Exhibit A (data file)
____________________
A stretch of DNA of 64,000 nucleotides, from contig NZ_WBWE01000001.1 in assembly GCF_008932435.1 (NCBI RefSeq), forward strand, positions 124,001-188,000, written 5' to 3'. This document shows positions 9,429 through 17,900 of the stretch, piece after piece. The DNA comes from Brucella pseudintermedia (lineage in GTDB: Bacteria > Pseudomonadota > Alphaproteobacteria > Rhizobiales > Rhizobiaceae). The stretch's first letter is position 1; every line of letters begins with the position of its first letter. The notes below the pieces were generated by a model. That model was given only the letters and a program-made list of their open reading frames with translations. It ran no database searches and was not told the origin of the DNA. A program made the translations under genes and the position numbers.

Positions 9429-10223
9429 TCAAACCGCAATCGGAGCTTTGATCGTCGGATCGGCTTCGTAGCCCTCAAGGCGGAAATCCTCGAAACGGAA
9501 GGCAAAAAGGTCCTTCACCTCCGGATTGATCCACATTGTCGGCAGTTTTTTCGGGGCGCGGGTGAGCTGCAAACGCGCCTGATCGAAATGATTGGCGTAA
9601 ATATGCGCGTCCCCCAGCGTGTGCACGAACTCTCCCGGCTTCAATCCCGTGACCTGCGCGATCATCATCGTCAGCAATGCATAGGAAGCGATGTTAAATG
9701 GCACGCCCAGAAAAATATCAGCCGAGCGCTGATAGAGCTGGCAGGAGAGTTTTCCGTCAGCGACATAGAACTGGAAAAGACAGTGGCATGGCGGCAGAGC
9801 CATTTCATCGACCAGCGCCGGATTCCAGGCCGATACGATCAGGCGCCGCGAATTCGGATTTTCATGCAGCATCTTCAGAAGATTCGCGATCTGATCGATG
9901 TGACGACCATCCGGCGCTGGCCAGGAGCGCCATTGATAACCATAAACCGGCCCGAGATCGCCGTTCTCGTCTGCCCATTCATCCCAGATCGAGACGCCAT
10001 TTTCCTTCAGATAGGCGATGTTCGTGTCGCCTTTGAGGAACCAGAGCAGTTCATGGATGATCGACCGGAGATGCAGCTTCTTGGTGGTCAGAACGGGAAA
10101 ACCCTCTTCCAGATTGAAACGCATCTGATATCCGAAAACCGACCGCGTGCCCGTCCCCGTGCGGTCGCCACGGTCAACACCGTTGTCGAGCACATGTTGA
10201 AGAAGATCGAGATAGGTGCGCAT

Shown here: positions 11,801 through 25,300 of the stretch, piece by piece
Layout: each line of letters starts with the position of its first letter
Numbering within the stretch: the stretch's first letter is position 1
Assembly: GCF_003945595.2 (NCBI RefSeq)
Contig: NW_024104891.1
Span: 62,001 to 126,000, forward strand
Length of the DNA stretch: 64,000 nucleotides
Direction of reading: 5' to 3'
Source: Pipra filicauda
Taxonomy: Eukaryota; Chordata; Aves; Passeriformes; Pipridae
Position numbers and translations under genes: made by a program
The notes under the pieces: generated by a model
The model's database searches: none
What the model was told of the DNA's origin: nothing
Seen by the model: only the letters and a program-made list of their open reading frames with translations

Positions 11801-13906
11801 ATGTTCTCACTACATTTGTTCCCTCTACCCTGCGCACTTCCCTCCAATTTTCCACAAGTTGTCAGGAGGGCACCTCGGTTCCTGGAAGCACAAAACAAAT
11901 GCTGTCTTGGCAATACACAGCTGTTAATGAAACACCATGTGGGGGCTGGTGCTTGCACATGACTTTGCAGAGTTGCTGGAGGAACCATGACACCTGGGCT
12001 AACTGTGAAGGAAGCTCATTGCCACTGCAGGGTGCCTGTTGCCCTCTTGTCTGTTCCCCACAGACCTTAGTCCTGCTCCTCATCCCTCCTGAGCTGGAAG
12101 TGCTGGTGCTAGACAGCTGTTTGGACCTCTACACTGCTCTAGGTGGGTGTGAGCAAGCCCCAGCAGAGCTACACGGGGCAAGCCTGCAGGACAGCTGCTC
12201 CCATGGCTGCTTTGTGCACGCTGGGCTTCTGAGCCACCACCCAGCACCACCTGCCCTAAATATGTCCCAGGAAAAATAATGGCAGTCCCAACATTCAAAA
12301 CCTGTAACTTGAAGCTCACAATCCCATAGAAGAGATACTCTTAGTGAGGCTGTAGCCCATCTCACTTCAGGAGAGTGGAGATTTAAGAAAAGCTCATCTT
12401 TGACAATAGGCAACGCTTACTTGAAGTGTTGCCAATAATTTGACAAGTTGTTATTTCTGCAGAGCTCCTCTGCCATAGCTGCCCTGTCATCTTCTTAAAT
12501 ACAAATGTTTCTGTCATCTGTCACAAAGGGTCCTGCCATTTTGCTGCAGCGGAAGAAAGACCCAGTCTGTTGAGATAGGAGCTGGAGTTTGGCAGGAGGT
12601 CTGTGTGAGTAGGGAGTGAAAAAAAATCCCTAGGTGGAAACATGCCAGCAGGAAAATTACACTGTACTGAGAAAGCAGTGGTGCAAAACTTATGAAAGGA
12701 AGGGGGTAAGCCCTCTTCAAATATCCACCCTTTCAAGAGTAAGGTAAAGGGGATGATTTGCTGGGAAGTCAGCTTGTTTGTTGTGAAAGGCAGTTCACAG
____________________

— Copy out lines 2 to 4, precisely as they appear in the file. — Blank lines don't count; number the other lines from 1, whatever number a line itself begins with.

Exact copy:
Positions 9429-10223
9429 TCAAACCGCAATCGGAGCTTTGATCGTCGGATCGGCTTCGTAGCCCTCAAGGCGGAAATCCTCGAAACGGAA
9501 GGCAAAAAGGTCCTTCACCTCCGGATTGATCCACATTGTCGGCAGTTTTTTCGGGGCGCGGGTGAGCTGCAAACGCGCCTGATCGAAATGATTGGCGTAA